Stiff awakening

You may suggest that this is an occupational hazard, given my “choice” to be a boy or, for that matter, my advanced age.  However, GofaDM is not at home to innuendo or ageism – so we will all pretend you didn’t suggest any such thing.

Nevertheless, this morning I awoke with all the flexibility of the geriatric love-child of DFS and a King Edward.  I don’k think that I have to look very far for an explanation: only as far as my combination of activities yesterday – and so, in line with the public service remit of GofaDM, I felt I should issue a warning to any readers who might be similarly disposed.

Friday morning was, as is traditional, devoted to gymnastics and to various ring and bar based activities that younger (and wiser) men would baulk at.  Still, foolishness can carry a chap quite a long way and I continue to make astonishing progress towards my ludicrous goals.  I then returned home for a quick shower and some lunch before heading to London.

My afternoon and evening were spend in galleries, with friends, looking at a pretty broad range of art.  We started at the British Museum with its exhibition on Germany.  This ties in with Neil McGregor’s excellent recent Radio 4 series, Germany: Memories of a Nation.  It was fascinating, especially the more recent years which were surprising (to me at least – but then my O level history did stop in 1914) and hold a number of lessons for today’s UK (the parallels with 1930s Germany were alarming).  The series made reference to a number of objects, many of which graced the exhibition.  From this I learned that, despite Neil’s excellent verbal descriptions, my ability to visualise anything from the radio is truly awful.  The exhibition also tied in to some recent reading, Simon Winder’s Danubia, which also covered some of the German speaking world.  It is amazing how much a little background can add to the experience of such an exhibition.

After a brief break for refreshments, we took a look at a smaller exhibition of prints featuring witches – which did very strongly suggest artists through the ages have become worryingly overwrought when thinking about powerful women.  This space led naturally into the Japanese collections of the BM.  This covered two areas of particular interest to me – very old earthenware which was not at all as one imagines Japanese art and very recent ceramics.  Some of the current ceramics were absolutely stunning – elegant forms, beautiful decoration and amazing use of colour.  I was pleased to see that a number of the makers had been officially recognised as Living National Treasures.  Something we might like to consider here, where national treasures tend only to be unofficial and usually need a substantial presence on television for even that.  I suspect Grayson Perry is our closest analogue.

We then moved to the Royal Academy and started with some more serious bodily fortification in the calming space of the Keeper’s House.  The RA is a splendid place to get away from the hustle (and even the bustle: though the bustle is much less fashionable than it was – surely only a matter of time before some Hoxton hipster adopts it once more?) of London and the Keeper’s House, as well as providing sustenance (both liquid and solid), also provides some great people-watching opportunities.

We went to the RA to visit the Anselm Kiefer exhibition (not just for its cafe).  I had no interest in Herr Kiefer – and a slightly negative, if almost entirely uninformed, view of his work – but my friend loves him and her recommendations have never led me astray.  Added to this, as a Friend on the RA there was no cost to risking a modest expansion of my artistic horizons.  The exhibition was incredible and so well curated.  I don’t love all of his work, but almost all is thought provoking and much is very moving.  Ages of the World, a new work commissioned for this exhibition was my favourite – but probably a dozen pieces can add themselves to my (non-existent) list of favourite works of art.  Totally contradicting my earlier pronouncement, arriving with (almost) no preconceived ideas made for a thrilling and emotional evening.  However, our earlier art experiences did feed very well into the Kiefer – especially Germany and the importance of the forest, but also some of the Japanese painting.  Going to the RA in the evening (as it opens late on a Friday) was a revelation – somehow it feels a more natural time than when it is daylight outside – and the galleries were very thinly attended giving lots of opportunity to get up-close and personal with the paintings (though not too close – some used tiny diamonds and if you lean too close to look, alarms go off).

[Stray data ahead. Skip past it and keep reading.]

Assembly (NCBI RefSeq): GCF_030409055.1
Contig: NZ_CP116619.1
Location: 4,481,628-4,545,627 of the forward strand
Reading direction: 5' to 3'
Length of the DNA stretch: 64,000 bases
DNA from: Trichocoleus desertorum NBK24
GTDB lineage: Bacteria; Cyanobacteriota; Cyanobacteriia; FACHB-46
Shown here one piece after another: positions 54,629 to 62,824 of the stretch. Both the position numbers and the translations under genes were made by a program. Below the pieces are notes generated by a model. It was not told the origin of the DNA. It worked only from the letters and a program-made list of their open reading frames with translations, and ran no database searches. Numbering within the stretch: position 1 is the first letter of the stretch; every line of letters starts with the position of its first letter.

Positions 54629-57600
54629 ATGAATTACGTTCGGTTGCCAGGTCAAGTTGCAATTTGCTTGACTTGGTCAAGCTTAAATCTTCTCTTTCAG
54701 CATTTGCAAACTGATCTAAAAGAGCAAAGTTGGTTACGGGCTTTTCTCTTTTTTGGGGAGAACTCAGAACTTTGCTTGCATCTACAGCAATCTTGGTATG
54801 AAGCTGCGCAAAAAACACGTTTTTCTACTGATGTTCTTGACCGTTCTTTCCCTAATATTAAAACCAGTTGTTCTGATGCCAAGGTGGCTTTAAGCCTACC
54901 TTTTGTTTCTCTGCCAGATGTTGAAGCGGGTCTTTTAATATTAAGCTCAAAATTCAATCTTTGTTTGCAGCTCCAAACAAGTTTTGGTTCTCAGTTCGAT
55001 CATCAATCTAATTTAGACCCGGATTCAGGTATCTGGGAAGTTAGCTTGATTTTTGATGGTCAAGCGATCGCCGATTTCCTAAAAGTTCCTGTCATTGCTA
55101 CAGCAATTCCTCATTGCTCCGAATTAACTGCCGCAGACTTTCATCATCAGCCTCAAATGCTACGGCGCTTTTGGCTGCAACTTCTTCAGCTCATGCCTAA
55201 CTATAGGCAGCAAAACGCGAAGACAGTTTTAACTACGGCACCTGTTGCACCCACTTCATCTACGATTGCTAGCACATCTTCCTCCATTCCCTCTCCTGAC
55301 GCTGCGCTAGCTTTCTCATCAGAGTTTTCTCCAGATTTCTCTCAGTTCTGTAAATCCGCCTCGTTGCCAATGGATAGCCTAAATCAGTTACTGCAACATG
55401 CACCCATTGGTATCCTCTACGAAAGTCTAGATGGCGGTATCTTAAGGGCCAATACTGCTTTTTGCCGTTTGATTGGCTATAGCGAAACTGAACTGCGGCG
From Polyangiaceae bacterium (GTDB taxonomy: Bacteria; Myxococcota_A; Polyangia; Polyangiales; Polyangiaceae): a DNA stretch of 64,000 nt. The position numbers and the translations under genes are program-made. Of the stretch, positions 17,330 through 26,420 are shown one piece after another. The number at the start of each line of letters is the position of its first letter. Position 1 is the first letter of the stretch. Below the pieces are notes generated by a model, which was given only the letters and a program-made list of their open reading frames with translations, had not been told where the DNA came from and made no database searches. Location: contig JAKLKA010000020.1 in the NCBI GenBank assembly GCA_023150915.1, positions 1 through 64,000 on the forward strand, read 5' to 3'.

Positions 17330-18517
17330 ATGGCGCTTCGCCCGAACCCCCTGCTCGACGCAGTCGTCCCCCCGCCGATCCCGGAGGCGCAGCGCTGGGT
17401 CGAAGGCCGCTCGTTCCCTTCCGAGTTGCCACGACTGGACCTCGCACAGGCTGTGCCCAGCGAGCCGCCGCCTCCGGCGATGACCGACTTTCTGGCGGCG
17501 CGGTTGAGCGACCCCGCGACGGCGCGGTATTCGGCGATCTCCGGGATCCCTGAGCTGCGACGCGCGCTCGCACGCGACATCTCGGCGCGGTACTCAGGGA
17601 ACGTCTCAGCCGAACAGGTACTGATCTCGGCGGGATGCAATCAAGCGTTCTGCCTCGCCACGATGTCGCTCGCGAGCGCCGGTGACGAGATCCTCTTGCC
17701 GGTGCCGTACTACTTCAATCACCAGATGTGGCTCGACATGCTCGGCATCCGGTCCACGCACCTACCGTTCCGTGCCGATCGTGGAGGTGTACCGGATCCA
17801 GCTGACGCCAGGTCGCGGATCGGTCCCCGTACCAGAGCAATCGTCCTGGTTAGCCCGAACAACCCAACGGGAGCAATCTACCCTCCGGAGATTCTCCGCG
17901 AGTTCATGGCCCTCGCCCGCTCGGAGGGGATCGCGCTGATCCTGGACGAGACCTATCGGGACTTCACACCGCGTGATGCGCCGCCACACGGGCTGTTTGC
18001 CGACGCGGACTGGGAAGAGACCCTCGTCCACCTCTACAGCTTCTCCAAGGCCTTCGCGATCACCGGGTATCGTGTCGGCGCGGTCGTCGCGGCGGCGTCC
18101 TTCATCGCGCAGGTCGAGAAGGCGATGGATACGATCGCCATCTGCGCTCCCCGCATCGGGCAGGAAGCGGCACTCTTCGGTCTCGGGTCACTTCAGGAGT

The only downside to all this culture is that gallery visiting is very hard on the body – or at least my body.  I usually try to limit it to an hour or so per day, and even then it makes my legs, back and neck ache.  I don’t know why this should be – but it has been the case for as long as I’ve been visiting galleries (so I don’t think I can blame it on my age).  Yesterday, I probably spend three or more hours doing “art” – and coupling that with the earlier gymnastics may not have been entirely wise.  I strikes me that I have never spotted an elite gymnast in an art gallery and I suspect that my aching body may explain this absence.

Now, I can only personally attest to the combination of gymnastics and then gallery, so it is possible that the reverse sequence leads to an ache-free existence (but I have my doubts).  The again, I had a wonderful day yesterday and a few aches this morning is a small price to pay.  So, readers should view this post as a warning rather than a prohibition.

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